PROVIDENCE, R.I. (AP) - A push to legalize recreational marijuana in Rhode Island has won the support of a top lawmaker.
Senate Majority Leader Dominick Ruggerio, a North Providence Democrat, has signed on as co-sponsor of a bill to treat marijuana like alcohol by legalizing, regulating and taxing it.
"It is an important conversation to have," Ruggerio said in a statement. "I have listened to the debate regarding legalization of marijuana over the years and watched the experience in states such as Colorado," which legalized the commercial sale of the drug.
The bill's main sponsor in the Senate, Democratic Sen. Joshua Miller, of Cranston, had introduced his long-shot legislation for several years without success but said there is more momentum this year. Other lawmakers might take the legislation more seriously when there's support from people in leadership positions, Miller said.
"It's not outlier legislation," he said Friday.
Miller said he also thinks the push for similar legislation in other New England states will help. He points to Vermont, where lawmakers are advancing a bill, and Massachusetts, which might ask voters in the November election.
Ruggerio did not co-sponsor the bill last year. It stalled in the judiciary committee.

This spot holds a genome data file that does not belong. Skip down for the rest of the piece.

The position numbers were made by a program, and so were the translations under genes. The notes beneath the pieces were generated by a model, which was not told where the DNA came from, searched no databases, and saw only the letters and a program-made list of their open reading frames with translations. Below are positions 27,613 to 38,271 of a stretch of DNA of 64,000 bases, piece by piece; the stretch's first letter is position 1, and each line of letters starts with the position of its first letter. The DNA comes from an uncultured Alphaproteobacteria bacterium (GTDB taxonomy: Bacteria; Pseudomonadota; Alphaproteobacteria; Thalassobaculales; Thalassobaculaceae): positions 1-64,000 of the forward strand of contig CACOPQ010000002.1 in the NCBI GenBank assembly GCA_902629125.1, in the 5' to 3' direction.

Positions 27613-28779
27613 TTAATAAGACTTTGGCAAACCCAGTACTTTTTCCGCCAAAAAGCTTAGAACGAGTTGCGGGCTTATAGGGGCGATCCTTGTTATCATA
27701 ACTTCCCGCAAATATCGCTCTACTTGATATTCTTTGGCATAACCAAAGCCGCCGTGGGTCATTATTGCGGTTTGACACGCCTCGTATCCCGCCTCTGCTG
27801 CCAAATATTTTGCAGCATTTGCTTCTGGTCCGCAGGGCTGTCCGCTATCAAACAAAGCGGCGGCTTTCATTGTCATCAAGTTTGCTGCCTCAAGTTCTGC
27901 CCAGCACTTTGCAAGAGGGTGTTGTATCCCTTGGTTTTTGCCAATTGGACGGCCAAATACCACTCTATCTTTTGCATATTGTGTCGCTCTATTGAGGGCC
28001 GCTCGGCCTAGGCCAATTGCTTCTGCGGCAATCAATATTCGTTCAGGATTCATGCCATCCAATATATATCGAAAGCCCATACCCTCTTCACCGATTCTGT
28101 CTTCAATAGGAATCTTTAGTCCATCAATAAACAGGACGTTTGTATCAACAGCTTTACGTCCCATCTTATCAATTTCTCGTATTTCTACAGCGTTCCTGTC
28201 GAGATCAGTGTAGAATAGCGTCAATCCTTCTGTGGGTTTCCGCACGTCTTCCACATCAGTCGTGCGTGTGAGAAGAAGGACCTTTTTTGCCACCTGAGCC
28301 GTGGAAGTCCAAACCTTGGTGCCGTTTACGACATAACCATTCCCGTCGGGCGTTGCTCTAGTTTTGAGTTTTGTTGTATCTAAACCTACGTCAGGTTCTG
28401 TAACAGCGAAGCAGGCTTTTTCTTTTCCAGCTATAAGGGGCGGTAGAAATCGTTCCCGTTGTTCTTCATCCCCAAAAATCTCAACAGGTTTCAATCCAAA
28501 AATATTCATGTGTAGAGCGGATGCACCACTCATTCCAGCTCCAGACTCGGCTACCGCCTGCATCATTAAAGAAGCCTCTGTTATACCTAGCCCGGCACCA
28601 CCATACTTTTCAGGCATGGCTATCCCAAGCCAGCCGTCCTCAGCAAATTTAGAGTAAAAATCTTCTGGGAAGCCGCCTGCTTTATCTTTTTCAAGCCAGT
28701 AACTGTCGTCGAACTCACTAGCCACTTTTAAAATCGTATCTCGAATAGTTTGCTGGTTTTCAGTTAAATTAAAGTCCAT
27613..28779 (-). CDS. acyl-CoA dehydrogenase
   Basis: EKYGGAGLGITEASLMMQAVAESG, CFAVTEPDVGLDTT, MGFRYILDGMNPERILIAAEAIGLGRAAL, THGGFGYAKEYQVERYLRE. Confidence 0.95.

"I believe that removing marijuana from the black market may make our communities safer," Ruggerio said. He said Miller's bill includes important safeguards and will bring money to the state.
A companion bill is being introduced in the Rhode Island House. Democratic House Speaker Nicholas Mattiello told the Providence Journal that while legalizing marijuana is not currently on his agenda for the session, he'll keep an open mind.
Miller was guardedly optimistic that the legislation could pass.
"Every year we get more and more support," he said. "Whether we have enough support this year is something that remains to be seen as we go forward and make our case. I'm optimistic."
Democratic Gov. Gina Raimondo has separately unveiled a plan to tax medical marijuana plants.
Medical marijuana advocates are opposing the proposed annual fee, and Miller said Raimondo's plan would make more sense for plants not used as medicine.